A study on Marasmius androsaceus Fr. and Marasmius rotula (scop) Fr
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i) Nuclear division in the fungi, particularly in the basidiomycetes, is briefly reviewed, and three questions arising out of this have been posed: (a) How do nuclei divide as seen in live observations? (b) How do nuclei of vegetative hyphae divide as seen from fixed and stained preparations? (c) How closely do meiotic divisions I and II in the basidium resemble meiosis in higher plants? ii) The classification and affinities of Marasmius androsaceus and M. rotula are briefly discussed, and work carried out on the organisms has been described. iii) Live observations using phase contrast microscopy were carried out on the organisms, and the mycelia in culture were described. From live observations it was found that (a) growth takes place at the tip of the hypha, and is uninterrupted during the production of clamp connection on the hypha, (b), there is an apparent correlation between the tip of the hypha and the fore nucleus which is usually approximately 120M from the tip, (c) during nuclear division the central grey body of the nucleus disappears, and the clear area only is seen, which eventually disappears too, (d) the filiform mitochondria change their shape constantly, and form a spherical body behind the septum across the main hypha prior to the fusion of clamp with the main hypha, after which they revert to their filiform shape, and (e) the granules within the cytoplasm give positive reaction to the Nadi reagent and Tetrazolium chloride, suggesting they might be mitochondria. These findings are discussed in the light of findings of other workers on other basidiomycetes. iv). The cytology of the basidia has been studied, using the squash technique after staining with Aceto-orcein or Feulgen and Fast Green. The anatomy of the fructifications is described; the findings were in the main (a) there are two types of elements in the hymenium, which agrees with Kuhner's findings; (b) the cells of the fructification are binuoleate, this condition being maintained by the production of clamps at the time of somatic nuclear division; (c) the chromosomes of the nucleus appear to be arranged linearly on a strand, which divides as a unit (d) the fusion nucleus in the basidium divides meiotically, but the bivalents become joined one to the other during diakinensis, and afterwards behave as a unit; (e) division II of meiosis resembles the division in the ultimate clamp; (f) some or all of the nuclei resulting from the meiotic division may undergo an additional 'mitotic' division giving rise to from 4 to 8 nuclei within the basidium which may lead to amphithallism; (g) the species are both tetrapolar. These findings are discussed and compared with findings of other authors in other basidiomycetes, and an explanation of the 'two metaphase chromosomes' which has puzzled many workers, is offered. (V) The division of the nuclei in the vegetative hyphae is studied from fixed and stained preparations, using Feulgen and Fast Green. The division is found to be the same as that of the nuclei in the 'ultimate clamp' and the division II of meiosis: this, in brief, is: - 1) The beaded double strand of four chromosomes (doubled during replication) splits, and the nucleolus disappears. 2) The sister strands open apart from each other, remaining joined at one or both ends. 3) The ring so formed expands and undergoes a twist into a figure of eight. 4) The loops of the figure bend over on each other to form a double ring of beaded chromatin. 5) A break appears in the rings and the arras open out linearly. 6) Anaphase separation takes place, during which bridges of chromatin are seen. 7) At telophase four chromosomes are seen which form a circle before the nucleus is reorganised. A case for the justification of calling the division a mitotic division though different from classical mitosis is presented.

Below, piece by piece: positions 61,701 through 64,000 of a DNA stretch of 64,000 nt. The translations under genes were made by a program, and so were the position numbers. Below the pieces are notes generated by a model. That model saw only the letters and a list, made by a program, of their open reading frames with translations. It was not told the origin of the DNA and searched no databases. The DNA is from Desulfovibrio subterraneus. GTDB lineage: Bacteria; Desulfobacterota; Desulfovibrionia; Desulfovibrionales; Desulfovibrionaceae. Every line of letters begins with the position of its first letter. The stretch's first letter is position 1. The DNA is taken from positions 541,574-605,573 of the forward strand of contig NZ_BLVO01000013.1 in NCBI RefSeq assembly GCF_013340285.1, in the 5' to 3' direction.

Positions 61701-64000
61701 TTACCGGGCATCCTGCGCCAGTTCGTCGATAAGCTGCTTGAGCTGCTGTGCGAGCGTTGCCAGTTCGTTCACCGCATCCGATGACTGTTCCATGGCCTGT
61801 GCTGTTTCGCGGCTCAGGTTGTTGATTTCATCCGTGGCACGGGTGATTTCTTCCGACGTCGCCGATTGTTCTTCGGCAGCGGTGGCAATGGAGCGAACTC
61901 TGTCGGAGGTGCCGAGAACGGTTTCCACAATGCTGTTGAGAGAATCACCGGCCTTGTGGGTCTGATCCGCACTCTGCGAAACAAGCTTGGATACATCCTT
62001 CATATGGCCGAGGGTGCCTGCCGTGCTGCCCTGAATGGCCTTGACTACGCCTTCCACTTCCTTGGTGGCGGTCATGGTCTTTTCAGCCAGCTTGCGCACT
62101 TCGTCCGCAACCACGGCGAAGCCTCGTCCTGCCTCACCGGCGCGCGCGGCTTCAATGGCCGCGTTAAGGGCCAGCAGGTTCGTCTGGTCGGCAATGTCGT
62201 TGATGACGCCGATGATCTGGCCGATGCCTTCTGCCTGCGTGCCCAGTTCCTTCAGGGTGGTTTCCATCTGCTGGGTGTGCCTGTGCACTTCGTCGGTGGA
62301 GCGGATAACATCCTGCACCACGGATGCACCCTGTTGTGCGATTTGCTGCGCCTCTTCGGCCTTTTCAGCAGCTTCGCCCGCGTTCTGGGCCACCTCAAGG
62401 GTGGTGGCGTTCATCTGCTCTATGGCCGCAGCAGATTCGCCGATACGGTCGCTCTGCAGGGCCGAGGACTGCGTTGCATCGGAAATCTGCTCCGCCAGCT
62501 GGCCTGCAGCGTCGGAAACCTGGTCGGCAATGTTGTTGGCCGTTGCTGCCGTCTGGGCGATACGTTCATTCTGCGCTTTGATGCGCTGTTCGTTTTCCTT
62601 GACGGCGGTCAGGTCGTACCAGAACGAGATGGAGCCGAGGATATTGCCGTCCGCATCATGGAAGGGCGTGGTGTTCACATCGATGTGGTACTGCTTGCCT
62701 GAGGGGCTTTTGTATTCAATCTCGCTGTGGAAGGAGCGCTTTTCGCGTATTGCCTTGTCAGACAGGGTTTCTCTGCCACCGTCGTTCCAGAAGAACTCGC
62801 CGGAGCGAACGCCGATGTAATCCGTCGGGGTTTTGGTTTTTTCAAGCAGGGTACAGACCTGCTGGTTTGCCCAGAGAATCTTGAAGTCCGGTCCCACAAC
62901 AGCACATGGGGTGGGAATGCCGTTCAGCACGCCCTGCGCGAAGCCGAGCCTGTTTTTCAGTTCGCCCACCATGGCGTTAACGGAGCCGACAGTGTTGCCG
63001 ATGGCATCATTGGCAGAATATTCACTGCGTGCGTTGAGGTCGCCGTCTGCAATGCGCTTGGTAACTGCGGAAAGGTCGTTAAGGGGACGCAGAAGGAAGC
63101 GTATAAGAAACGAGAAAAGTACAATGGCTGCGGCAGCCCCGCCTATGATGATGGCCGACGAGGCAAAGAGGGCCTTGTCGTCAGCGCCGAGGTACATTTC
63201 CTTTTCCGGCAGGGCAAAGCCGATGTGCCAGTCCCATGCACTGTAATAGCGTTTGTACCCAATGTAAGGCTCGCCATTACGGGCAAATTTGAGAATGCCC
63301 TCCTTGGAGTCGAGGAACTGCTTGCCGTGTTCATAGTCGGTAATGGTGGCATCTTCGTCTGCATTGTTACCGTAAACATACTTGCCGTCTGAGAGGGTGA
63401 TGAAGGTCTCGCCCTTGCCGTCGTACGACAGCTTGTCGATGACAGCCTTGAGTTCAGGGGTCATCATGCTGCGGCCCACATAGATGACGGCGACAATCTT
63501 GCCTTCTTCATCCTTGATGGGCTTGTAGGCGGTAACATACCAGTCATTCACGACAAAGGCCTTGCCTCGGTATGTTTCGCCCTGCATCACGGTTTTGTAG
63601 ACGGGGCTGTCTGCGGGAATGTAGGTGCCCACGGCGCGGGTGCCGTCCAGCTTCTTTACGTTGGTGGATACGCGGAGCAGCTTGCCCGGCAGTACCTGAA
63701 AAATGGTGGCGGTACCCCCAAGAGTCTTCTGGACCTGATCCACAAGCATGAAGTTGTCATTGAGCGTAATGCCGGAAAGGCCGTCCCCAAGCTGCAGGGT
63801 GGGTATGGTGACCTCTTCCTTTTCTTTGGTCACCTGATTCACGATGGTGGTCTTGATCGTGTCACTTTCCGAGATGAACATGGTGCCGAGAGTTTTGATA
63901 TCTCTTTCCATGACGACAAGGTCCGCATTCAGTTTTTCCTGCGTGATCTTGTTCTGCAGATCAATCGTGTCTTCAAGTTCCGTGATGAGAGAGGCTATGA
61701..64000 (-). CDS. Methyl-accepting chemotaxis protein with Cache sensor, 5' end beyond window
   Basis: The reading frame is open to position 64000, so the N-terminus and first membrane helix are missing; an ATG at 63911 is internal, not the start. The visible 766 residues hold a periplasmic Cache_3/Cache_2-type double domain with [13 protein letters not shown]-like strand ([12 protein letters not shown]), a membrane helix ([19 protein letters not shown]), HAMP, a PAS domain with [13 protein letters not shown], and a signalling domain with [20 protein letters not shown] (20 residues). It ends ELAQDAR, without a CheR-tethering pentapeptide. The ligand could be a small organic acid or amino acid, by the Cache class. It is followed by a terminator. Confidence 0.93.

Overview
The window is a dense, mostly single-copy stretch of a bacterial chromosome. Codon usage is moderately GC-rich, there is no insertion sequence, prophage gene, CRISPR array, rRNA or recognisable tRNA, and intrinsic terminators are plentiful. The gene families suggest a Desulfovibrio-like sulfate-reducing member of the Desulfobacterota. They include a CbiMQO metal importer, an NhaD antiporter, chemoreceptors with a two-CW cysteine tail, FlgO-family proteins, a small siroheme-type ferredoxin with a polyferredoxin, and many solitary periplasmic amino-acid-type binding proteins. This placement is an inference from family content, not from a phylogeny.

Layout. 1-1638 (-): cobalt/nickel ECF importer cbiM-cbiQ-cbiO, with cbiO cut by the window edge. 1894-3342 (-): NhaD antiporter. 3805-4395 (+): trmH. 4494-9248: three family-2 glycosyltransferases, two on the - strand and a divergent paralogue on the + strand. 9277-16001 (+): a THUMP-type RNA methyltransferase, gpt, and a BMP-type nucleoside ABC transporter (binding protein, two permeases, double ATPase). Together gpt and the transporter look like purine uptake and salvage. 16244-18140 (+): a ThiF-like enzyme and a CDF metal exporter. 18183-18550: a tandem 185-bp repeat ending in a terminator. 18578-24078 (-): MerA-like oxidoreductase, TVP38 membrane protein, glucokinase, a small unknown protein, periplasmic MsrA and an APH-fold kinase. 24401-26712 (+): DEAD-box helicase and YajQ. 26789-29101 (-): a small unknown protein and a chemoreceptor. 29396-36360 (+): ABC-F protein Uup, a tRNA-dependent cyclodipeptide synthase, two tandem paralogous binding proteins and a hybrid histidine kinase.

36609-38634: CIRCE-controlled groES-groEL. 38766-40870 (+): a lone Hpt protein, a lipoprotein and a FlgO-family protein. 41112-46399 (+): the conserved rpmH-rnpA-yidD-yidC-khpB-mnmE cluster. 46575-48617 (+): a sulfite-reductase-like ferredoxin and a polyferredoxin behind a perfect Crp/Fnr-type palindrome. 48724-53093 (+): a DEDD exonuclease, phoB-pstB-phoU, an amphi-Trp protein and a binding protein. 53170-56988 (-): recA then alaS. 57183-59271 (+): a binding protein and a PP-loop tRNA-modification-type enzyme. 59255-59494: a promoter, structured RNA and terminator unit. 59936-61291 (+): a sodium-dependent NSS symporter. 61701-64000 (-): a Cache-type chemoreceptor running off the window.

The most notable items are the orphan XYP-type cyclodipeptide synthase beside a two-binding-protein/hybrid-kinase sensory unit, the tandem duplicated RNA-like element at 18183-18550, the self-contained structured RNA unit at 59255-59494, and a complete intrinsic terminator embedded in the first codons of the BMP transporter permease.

Thesis, PhD Doctor of Philosophy
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